Pellow said that for a court to decide that the law has a higher power than the confidentiality of a university is very rare. According to the American Sociological code of ethics, "We are bound to maintain confidentiality to those who trust us with their information. If we give up that information we violate that trust." There is an enormous amount at stake, Pellow said, because the research done by academics ultimately affects public policy. "This is way beyond Scott DeMuth," he said.Regarding the timing of DeMuth's indictment, Peter Young - one of the activists convicted under the AEPA - noted on his blog Voice of the Voiceless:
“The government could file an indictment to toll the statute of limitations and then seek a superseding indictment after further investigation.” the lawyer said.
These legal maneuvers are indicative of an investigation which has gone nowhere, and prosecutors who are desperate to locate members of the Animal Liberation Front, no matter what legal acrobatics are required.And on Green is the New Red, Will Potter said:
More from an EWOK! press release from Thursday:
“This charge under the AETA is a heinous example of the increasingly repressive tactics that the Federal government has used against people ranging from the Black Panthers to the AETA 4,” said Thomas Addo of Earth Warriors are OK! (EWOK!). “We will continue to support Scott as he resists the government's attempt to criminalize his political beliefs.”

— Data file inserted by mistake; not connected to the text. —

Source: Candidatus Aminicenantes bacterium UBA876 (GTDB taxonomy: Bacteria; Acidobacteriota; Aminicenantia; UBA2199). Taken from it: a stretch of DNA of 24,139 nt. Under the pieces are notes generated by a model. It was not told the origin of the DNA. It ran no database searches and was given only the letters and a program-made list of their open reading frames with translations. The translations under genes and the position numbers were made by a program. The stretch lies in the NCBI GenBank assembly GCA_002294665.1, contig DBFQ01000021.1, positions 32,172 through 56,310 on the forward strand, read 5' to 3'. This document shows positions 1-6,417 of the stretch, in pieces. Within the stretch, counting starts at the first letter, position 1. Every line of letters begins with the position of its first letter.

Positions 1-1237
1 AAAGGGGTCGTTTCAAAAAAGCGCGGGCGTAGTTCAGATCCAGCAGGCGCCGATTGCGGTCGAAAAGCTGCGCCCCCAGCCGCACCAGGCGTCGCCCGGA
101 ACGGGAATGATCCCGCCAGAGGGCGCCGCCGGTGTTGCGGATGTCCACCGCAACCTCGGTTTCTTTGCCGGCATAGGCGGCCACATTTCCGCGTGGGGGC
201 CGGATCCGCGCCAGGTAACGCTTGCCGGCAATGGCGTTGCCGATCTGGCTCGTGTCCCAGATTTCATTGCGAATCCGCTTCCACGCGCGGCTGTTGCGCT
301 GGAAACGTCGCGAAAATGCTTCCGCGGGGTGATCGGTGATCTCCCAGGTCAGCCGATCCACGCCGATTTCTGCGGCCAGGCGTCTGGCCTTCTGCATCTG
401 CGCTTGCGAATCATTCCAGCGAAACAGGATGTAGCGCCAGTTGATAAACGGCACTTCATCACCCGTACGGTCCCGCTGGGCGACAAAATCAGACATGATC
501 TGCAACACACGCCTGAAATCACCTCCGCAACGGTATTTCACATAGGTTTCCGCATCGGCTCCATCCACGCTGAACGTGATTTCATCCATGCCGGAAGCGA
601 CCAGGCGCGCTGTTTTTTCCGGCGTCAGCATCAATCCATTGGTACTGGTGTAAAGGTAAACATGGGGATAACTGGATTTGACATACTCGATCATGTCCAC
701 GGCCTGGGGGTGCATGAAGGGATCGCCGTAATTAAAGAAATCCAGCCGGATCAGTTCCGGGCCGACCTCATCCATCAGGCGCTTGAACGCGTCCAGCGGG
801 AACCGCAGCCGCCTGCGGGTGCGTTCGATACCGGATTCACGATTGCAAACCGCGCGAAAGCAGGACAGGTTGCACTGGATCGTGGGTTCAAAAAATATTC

It is unclear how this indictment affects Demuth's current incarceration. DeMuth and Carrie Feldman were both subpoenaed to appear before the Davenport grand jury on Tuesday; both refused to testify because of their opposition to repressive government tactics such as grand juries. Feldman was also found to be in contempt of court and continues to be held in Washington County Jail. She has not been charged with any crime.
The AETA has been widely criticized as being unconstitutional and broad enough to criminalize activities protected by the First Amendment. For example, Matthew Strugar of the Center for Constitutional Rights (CCR) has argued that a consumer boycott, if effective at reducing an animal enterprise's profits, would be punishable under the AETA as terrorism.